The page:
Two types of photovoltaic materials are investigated: perovskites and CIGS (Cu-In-Ga-Se). In this lab the material properties are improved and the interfaces and the different layers in the thin film solar cell structure are studied and optimised. The size of solar cells can range from a few mm size (for the basic research) up to 35 cm x 35 cm thin film modules (to test applications). The thin film PV research is also embedded in the collaboration consortium Solliance*.
Lieve De Doncker
There are two main R&D topics on CIGS studied:
- Passivation of CIGS absorber layers to achieve a thinner and simplified CIGS absorber material. The cost and reliability of CIGS solar cells can be improved substantially with this approach as has been shown already for silicon solar cells. The end goal is to realise high efficient CIGS solar cells with low cost and long reliability.
- New absorber materials are developed for future applications. For tandem cells, a high band gap version (above 1.6 eV) of CIGS with pure sulphur (Cu-In-Ga-S) or CGS (Cu-Ga-Se) is under development to be used as the cell on top of silicon bottom cell. Also, CIS (Cu-In-Se) is investigated as a potential for a bottom cell, when using e.g. a high band gap perovskite as the top cell. The CIS an also be used for applications whereby IR absorption is important. Besides CIGS compounds, also other sulphide and selenide compounds are possible to realise and study.
The lab has the capabilities to selenise and sulfurise precursor layers with elemental Se and S, as well as with H2Se and H2S gas. It allows to exploit the full potential of chemical reactions to create any sulphide or selenide compound and do in-depth investigations of the phase creation. The lab is equipped to finalise a complete solar cell device. All physical and optical-electrical analysis equipment for fast and advanced characterisation is present.
Over a relatively short development period, the initial efficiency of perovskite solar cells (PSCs) has rocketed from 3.8% in 2009 up to a certified record efficiency of 22.7% in 2017. So far these efficient PSCs are of small-scale (typically ≤1cm2). Despite this impressive initial performance, critical issues remain which hamper the industrial application of this material. Besides the instability, upscaling is another bottleneck for this PV technology. This upscaling is one of the key activities in the perovskite PV developments here.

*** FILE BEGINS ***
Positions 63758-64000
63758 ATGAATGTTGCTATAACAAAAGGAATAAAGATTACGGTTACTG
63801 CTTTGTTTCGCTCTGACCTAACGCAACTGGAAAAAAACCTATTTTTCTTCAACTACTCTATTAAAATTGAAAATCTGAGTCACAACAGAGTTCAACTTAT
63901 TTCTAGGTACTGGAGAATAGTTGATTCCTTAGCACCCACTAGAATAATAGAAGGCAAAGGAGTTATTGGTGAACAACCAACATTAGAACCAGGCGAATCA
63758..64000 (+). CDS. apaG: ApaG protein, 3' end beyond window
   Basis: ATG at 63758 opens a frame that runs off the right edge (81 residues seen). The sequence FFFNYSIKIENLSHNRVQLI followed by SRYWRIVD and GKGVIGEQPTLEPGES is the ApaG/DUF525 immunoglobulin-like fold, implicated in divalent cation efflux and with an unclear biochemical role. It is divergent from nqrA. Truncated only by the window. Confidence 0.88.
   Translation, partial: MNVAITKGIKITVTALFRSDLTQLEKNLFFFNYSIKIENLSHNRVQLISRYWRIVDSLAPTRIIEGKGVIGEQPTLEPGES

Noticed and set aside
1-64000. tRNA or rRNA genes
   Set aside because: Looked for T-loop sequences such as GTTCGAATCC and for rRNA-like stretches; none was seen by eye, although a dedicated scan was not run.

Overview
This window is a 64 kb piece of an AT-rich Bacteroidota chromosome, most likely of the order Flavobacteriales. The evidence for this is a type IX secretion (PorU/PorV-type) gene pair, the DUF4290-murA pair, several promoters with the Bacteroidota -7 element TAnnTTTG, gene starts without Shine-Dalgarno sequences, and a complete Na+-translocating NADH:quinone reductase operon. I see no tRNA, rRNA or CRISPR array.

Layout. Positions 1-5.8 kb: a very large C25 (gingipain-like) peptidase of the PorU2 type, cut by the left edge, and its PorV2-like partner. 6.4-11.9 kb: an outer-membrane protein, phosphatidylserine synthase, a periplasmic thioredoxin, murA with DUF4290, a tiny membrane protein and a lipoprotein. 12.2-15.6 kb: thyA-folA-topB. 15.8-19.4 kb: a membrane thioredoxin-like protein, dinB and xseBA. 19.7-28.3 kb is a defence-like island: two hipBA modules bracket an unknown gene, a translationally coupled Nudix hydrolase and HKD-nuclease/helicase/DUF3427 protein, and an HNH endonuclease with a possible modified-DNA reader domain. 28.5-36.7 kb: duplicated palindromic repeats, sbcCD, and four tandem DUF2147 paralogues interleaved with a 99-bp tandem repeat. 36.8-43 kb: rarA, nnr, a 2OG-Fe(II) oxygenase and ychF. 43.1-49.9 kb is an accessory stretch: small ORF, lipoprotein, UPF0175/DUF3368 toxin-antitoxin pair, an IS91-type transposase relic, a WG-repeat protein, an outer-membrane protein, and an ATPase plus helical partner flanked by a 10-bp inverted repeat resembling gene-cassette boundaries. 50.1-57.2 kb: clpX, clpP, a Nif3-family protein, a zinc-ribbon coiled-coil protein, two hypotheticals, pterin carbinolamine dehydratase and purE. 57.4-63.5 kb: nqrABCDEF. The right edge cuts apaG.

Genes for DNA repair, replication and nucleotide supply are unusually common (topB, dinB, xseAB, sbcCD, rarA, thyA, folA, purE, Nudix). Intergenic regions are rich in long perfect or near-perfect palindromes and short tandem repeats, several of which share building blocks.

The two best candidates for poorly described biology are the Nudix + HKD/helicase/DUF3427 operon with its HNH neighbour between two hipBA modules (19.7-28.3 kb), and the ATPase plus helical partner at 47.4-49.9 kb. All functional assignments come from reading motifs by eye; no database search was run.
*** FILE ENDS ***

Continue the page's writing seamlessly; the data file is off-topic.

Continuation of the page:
The new assembly line allows to process full modules up to 35x35cm². A slot die coater can deposit solution-based materials while a vacuum thermal evaporation and sputtering system makes a combination of oxide and metallic coatings accessible for both passivation and electrode layers. Co-deposition of up to 4 materials is available, even to create quaternary photo-active layers like CIGS. In addition, a versatile 3-wavelength picosecond laser system is available for the creation of very narrow interconnections between adjacent cells in the modules. Dispenser and curing stations are available to complete the module packaging. All of these tools are integrated in or connected to controlled atmosphere gloveboxes.
The line allows versatility of carrier materials to be used, ranging from glass, plastic to metal sheets. This enables to create opaque or semi-transparent modules, either rigid or flexible. Variable interconnection schemes can be developed with the laser system to fabricate customised modules.
- CIGS solar modules
- Tandem solar cells
- Solar cells with sulphide or selenide absorber layers
- Customised solar modules
- opaque or semi-transparent modules, either rigid or flexible
- Tandem solar cells
- IoT up to BIPV
Deposition and processing tools available (from 5cm x 5cm up to 35cm x 35cm)
- Atmospheric anneal furnaces
- Vacuum selenisation furnace with H2Se and H2S
- S and Se elemental reactor furnace
- CdS chemical bath deposition
- Spin, blade and slot die coating
- Vacuum thermal co-evaporation
- Linear sputtering
- Mechanical scribing
- 3-wavelength picosecond laser patterning
- UV-curing press, robot and dispenser
- Class A IV set-up
- Indoor IV set-up
- Atmosphere, temperature and light controlled climatic chambers
- Carrier recombination life time meter (< 100ps)
- 4-point probe
- Laser scanning microscope